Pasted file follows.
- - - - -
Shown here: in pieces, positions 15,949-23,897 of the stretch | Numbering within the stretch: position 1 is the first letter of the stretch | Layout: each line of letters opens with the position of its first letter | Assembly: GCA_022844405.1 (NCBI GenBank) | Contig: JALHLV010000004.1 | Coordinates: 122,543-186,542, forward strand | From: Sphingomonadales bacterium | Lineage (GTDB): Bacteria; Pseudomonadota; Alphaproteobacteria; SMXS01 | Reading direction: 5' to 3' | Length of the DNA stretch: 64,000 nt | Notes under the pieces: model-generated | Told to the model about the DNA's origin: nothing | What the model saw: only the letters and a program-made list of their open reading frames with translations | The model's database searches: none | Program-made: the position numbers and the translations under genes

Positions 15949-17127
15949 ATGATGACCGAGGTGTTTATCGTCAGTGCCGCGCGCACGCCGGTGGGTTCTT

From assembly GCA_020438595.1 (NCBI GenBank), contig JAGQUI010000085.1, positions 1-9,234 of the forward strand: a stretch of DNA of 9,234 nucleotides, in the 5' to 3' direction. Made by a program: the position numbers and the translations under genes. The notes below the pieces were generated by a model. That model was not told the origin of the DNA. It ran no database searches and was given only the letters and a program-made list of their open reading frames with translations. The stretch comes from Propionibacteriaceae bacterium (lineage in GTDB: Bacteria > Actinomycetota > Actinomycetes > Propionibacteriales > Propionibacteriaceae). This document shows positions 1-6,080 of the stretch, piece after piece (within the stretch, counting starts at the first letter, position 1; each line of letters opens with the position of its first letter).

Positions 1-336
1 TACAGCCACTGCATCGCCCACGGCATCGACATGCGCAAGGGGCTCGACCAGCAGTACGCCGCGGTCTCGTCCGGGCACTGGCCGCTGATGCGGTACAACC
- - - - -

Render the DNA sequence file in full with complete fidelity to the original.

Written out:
Shown here: in pieces, positions 15,949-23,897 of the stretch | Numbering within the stretch: position 1 is the first letter of the stretch | Layout: each line of letters opens with the position of its first letter | Assembly: GCA_022844405.1 (NCBI GenBank) | Contig: JALHLV010000004.1 | Coordinates: 122,543-186,542, forward strand | From: Sphingomonadales bacterium | Lineage (GTDB): Bacteria; Pseudomonadota; Alphaproteobacteria; SMXS01 | Reading direction: 5' to 3' | Length of the DNA stretch: 64,000 nt | Notes under the pieces: model-generated | Told to the model about the DNA's origin: nothing | What the model saw: only the letters and a program-made list of their open reading frames with translations | The model's database searches: none | Program-made: the position numbers and the translations under genes

Positions 15949-17127
15949 ATGATGACCGAGGTGTTTATCGTCAGTGCCGCGCGCACGCCGGTGGGTTCTT

From assembly GCA_020438595.1 (NCBI GenBank), contig JAGQUI010000085.1, positions 1-9,234 of the forward strand: a stretch of DNA of 9,234 nucleotides, in the 5' to 3' direction. Made by a program: the position numbers and the translations under genes. The notes below the pieces were generated by a model. That model was not told the origin of the DNA. It ran no database searches and was given only the letters and a program-made list of their open reading frames with translations. The stretch comes from Propionibacteriaceae bacterium (lineage in GTDB: Bacteria > Actinomycetota > Actinomycetes > Propionibacteriales > Propionibacteriaceae). This document shows positions 1-6,080 of the stretch, piece after piece (within the stretch, counting starts at the first letter, position 1; each line of letters opens with the position of its first letter).

Positions 1-336
1 TACAGCCACTGCATCGCCCACGGCATCGACATGCGCAAGGGGCTCGACCAGCAGTACGCCGCGGTCTCGTCCGGGCACTGGCCGCTGATGCGGTACAACC